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The automotive sector continues to write a legacy rich with evolution, and IT systems remain vital for the industry to achieve its goals of performance, safety, innovation, and green initiatives. Automotive experts have effectively partnered with software specialists to optimize safety and performance. As we continue to rely on technology within all facets of daily life, it is imperative that software programming efficiently drives these tech innovations and produces optimized features.
Software designers have worked to connect drivers to vehicles in unprecedented ways, closing the gap between machine and man to ultimately streamline how we communicate with and utilize today’s automobiles, which are rife with new tech advancements. Human Machine Interface (HMI) and Advanced Driver Assistance (ADAS) remain at the forefront of the automotive sector’s newest innovations.
Onboard navigation systems are standard equipment on today’s vehicles. Still, it took careful design and implementation from HMI developers and automotive professionals to create an efficient system that drivers heavily rely on during daily operations. Technology-based enhancements have an extensive history in the automotive sector. Thanks to the advent of electric vehicles, they have been used to optimize safety equipment and even reevaluate and change how vehicles are powered.
HMI seeks to revolutionize how drivers are connected to vehicles. The automotive sector is working to transform the relationship between drivers and vehicles, reduce the practical image, and create a partnership of a more personalized connection. Programmers have optimized voice-operated systems (VOS) to complete more tasks than merely direct a driver thru traffic.
Today’s modernized VOS enables hands-free phone dialing. AI-assisted technology can curate entertainment and restaurant recommendations and even provide audible reminders for critical vehicle maintenance, such as transmission fluid changes.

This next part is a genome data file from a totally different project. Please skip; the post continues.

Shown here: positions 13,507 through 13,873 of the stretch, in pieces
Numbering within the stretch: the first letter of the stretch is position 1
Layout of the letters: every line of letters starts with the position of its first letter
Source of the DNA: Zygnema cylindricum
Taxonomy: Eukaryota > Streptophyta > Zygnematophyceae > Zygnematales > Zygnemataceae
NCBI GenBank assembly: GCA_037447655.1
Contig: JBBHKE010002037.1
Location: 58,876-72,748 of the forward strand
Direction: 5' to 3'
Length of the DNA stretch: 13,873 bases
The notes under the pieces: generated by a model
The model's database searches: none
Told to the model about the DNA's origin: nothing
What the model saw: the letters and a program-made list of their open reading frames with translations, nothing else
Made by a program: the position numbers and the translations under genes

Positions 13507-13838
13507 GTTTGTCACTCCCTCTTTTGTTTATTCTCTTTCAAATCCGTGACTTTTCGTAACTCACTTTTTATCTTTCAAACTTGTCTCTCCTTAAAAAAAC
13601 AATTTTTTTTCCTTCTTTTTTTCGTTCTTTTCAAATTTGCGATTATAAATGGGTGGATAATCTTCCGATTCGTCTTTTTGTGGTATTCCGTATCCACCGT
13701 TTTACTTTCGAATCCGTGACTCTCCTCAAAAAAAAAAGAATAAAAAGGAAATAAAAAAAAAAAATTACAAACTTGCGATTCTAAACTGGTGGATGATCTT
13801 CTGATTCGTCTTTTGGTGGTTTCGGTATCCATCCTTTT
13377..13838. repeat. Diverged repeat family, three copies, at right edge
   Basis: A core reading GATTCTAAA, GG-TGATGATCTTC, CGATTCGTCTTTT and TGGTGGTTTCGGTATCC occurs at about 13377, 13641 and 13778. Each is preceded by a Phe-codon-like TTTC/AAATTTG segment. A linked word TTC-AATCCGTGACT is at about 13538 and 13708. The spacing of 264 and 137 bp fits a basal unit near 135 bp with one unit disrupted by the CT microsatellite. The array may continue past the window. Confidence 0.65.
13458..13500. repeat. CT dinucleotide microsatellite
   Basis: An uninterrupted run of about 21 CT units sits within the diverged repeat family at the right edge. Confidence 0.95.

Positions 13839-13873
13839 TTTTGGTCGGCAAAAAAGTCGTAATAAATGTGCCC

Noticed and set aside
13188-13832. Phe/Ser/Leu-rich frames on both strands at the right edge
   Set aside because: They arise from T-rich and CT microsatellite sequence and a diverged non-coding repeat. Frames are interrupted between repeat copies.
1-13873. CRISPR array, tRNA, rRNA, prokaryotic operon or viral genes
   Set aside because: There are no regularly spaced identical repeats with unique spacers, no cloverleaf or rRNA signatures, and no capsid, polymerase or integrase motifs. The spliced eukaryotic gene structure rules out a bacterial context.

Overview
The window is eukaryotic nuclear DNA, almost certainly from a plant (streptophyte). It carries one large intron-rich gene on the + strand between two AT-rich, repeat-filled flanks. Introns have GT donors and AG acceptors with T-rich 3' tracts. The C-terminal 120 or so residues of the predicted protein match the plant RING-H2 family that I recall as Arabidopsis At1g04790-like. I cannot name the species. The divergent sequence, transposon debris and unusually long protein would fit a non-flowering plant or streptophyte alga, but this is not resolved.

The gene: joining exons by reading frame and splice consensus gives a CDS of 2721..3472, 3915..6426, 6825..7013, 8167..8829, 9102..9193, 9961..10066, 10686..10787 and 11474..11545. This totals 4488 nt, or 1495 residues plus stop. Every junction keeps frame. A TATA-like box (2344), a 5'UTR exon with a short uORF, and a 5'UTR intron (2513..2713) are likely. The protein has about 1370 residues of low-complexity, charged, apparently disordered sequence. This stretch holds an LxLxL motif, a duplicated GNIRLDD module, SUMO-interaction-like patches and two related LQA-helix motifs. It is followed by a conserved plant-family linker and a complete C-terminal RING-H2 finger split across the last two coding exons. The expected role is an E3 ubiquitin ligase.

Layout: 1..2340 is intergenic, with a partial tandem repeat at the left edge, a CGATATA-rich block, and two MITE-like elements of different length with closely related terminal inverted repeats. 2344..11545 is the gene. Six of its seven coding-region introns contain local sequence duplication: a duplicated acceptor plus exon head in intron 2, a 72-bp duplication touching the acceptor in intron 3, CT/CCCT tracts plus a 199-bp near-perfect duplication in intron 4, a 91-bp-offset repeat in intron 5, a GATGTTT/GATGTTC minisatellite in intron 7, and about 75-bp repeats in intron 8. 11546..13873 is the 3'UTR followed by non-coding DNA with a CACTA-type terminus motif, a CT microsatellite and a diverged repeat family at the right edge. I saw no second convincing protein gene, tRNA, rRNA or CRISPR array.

Despite impressive technology enhancements and software-based innovations, the industry must prepare to deploy fully autonomous vehicles. However, continued efforts to optimize HMI and implement its features of full communication with drivers are imminent.
The following are key HMI features modernizing motor vehicles.
3D Haptic Technology. New designs enable monitoring and alerting drivers of critical maintenance, impending road threats, and collisions. Haptic tech can create tactile sensations, such as vibration, to alert a driver without adding to driver distraction. One major auto manufacturer utilized computer progammed sensors to detect sudden vehicle lane departures and impending collisions and send vibration-based alerts to the driver’s seat.
Optimized Voice-Operated Systems. The demand for optimized voice-controlled systems grew so strongly that major auto manufacturers have touted this feature as standard equipment. Drivers can seamlessly enter and navigate directions, send and receive emails, place phone calls, and play music with minimal distraction.